Hunker down and wait

There are times when you just can’t get there from here! Sailboats are wonderful contraptions, but when the wind is coming from the place you want to be they can present quite a challenge. At those times we usually just become a power boat and motor along to our next home, but yesterday and today the wind, waves, and tides have all been against us. It’s three to one so we graciously yield, set the anchor and wait.

Before explaining our current state of affairs, here’s a bit of detail about our 40 mile sail from the north to south end of Isla Angel de la Guardia (Guardian Angel Island). We left the remote anchorage of Puerto Refugio at dawn, to ride the outgoing tide. With sails out, gently moving along we passed a point called Punta Pulpito, the northern point of a huge bay called Ensenada de Pulpito (Little Octopus Cove). Since we were traveling southeast and the cove cut into the island for about 6 miles to the west, that presented the building wind with plenty of fetch to create some nice steep rollers that started heading our way.

The winds and seas were building rapidly so we put a reef in the main, then a little bit later we reefed the genoa, then a second reef in the main, and finally we furled the genoa completely and rolled out the stay sail. With the stay sail and the double reefed main, Happy Dance found her stride and started pushing the knot meter to 7.5 knots against a rough sea. We had all the hatches battened down, as we were taking some high splashes over the windward side – salt water over the helm for the first time! It wasn’t a bad ride though and with a fairly steady 24 knots of breeze, gusting higher, we held a good course across the bay. Once we reached the southern point, called Punta Rocosa (Rocky Point), at the south end of Ensenada de Pulpito, poof! The winds ceased, the seas flattened, and we turned on the iron genny for the rest of the trek to Isla Estanque.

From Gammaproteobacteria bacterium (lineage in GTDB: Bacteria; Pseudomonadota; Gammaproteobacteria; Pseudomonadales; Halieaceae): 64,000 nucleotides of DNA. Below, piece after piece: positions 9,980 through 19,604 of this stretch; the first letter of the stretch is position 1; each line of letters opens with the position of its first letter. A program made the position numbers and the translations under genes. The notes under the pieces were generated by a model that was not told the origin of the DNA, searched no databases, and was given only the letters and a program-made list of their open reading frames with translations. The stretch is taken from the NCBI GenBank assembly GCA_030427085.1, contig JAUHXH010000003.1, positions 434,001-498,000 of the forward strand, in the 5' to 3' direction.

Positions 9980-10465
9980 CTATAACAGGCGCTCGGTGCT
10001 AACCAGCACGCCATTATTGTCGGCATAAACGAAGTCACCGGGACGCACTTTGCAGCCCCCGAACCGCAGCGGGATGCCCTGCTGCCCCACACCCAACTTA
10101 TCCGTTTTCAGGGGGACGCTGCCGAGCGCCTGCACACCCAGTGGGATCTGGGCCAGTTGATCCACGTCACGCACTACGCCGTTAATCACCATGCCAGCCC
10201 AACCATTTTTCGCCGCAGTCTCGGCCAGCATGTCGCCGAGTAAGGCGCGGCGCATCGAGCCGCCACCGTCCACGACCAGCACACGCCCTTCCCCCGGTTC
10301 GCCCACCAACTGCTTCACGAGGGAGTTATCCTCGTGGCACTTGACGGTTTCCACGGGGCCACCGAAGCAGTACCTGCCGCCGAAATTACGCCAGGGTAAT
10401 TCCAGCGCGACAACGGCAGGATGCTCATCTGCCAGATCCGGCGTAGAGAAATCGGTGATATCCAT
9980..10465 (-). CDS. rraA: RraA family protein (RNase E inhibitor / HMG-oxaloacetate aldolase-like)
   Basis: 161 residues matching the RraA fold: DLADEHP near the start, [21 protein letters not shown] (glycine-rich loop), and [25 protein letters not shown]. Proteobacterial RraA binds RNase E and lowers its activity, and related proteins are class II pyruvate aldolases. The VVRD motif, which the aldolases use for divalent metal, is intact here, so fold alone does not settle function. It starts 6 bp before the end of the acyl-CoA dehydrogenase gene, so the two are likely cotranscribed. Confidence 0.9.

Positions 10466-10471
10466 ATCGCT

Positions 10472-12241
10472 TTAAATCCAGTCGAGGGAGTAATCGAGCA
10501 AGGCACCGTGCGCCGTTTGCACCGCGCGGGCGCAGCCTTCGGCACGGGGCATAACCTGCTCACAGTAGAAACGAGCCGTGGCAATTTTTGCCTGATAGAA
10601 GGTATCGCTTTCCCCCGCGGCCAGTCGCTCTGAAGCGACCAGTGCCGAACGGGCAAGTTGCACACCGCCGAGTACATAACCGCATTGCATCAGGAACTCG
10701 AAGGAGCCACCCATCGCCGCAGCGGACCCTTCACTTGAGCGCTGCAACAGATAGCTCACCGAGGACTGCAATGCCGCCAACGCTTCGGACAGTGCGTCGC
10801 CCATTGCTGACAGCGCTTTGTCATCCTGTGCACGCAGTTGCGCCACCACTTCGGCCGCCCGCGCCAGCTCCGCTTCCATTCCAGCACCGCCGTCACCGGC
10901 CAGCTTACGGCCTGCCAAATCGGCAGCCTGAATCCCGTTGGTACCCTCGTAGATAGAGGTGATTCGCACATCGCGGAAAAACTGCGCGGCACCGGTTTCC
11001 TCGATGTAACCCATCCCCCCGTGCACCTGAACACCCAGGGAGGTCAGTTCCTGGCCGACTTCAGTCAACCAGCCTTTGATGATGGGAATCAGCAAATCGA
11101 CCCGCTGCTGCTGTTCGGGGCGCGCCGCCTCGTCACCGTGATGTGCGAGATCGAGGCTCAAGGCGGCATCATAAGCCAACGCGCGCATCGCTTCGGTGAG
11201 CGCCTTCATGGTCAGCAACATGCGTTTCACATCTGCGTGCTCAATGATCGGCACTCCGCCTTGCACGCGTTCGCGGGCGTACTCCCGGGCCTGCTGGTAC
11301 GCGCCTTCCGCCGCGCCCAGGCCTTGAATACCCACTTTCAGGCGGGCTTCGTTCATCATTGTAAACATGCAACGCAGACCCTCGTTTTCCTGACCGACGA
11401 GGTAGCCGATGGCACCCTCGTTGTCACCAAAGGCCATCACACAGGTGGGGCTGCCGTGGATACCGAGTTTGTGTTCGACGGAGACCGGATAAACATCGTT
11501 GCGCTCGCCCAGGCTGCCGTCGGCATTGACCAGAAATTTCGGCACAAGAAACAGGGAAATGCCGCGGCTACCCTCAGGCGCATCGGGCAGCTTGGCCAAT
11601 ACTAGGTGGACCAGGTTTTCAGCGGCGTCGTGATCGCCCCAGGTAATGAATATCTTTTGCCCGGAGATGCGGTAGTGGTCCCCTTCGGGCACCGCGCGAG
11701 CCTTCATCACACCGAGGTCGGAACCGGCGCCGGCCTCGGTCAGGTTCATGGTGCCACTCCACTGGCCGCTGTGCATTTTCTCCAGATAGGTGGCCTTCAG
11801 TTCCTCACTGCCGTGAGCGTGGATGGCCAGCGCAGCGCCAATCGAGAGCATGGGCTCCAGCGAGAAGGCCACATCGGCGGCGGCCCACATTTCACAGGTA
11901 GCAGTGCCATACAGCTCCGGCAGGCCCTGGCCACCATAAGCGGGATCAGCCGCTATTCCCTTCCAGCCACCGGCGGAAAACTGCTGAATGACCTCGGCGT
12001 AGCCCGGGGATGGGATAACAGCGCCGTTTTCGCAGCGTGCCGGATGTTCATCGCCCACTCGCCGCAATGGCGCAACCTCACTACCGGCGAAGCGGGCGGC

The anchorage between Isla Estanque (Tank Island, named for a nearly land locked shallow bay in the tiny island) and Isla de la Guardia was wide and quite pretty. We were greeted by 3 or 4 whales blowing and a school of dolphins playing in the distance as we entered the bay. There’s a long reef stretching between the two islands that is also connected to a mile long steep beach that we anchored next to. As we set the anchor a friendly seal came to visit and he stayed around the boat for a long time, just diving and swimming and playing under the boat. I finally decided that I needed to go swim with him, but he didn’t seem to like that idea and as soon as I jumped in he disappeared. Oh well!

We had a great walk on the beach spit, which protects a small land locked pond that is an incredible turquoise color. The spit between the pond and the sea was a good 30 feet tall, with flat terraces that the waves had created at different tide levels. On the top level were zillions of sun bleached shells and bones, then the next 2 or three terraces were covered in bright colors of rock with all kinds of striations in them. It was very different than anything we’d seen thus far, and we enjoyed stretching our legs on a long walk, and I of course added to my shell collection!

With provisions low and fuel getting even lower, we are now on a fairly quick course to San Carlos, so we decided to move on after only two nights at Isla Estanque. We left our Guardian Angel (island) yesterday at dawn with the outgoing tide, making excellent time (8 knots!) for the first couple of hours. After 15 or 20 miles we slowed a bit as the current that had been pushing us lessened in the center of the Sea. We had sails up for a while, helping push us along a nice smooth sea.